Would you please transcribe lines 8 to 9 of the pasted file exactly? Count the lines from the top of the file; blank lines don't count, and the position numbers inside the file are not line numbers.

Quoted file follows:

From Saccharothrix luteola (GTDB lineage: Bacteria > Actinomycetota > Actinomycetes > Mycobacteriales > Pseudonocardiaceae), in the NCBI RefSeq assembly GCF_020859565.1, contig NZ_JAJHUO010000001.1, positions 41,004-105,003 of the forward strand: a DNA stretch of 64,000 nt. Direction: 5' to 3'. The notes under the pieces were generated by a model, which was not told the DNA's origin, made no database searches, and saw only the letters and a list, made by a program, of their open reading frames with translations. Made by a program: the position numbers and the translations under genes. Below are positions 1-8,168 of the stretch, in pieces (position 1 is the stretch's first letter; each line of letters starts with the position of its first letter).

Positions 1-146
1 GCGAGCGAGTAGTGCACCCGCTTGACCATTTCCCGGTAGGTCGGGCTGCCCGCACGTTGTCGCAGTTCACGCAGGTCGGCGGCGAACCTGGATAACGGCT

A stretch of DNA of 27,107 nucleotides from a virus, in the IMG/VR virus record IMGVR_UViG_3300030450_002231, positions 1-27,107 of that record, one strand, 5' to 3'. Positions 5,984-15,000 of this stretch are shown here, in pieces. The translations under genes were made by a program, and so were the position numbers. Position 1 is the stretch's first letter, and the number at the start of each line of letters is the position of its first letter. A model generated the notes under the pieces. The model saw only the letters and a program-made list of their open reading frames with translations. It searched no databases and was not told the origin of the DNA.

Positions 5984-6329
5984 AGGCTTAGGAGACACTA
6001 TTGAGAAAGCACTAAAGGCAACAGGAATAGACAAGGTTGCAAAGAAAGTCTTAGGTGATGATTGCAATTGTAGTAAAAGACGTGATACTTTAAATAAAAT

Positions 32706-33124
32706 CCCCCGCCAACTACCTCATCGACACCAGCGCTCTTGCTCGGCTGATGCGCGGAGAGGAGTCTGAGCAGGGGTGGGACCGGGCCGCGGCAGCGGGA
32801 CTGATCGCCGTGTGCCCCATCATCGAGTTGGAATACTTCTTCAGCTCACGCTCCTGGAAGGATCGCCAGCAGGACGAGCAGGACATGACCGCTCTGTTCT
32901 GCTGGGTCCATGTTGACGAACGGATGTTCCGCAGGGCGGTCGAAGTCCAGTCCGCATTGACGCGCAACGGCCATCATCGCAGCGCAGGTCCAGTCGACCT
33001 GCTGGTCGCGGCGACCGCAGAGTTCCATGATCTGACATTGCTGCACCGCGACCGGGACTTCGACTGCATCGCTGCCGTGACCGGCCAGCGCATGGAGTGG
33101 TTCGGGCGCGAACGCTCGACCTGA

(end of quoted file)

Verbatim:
Positions 32706-33124
32706 CCCCCGCCAACTACCTCATCGACACCAGCGCTCTTGCTCGGCTGATGCGCGGAGAGGAGTCTGAGCAGGGGTGGGACCGGGCCGCGGCAGCGGGA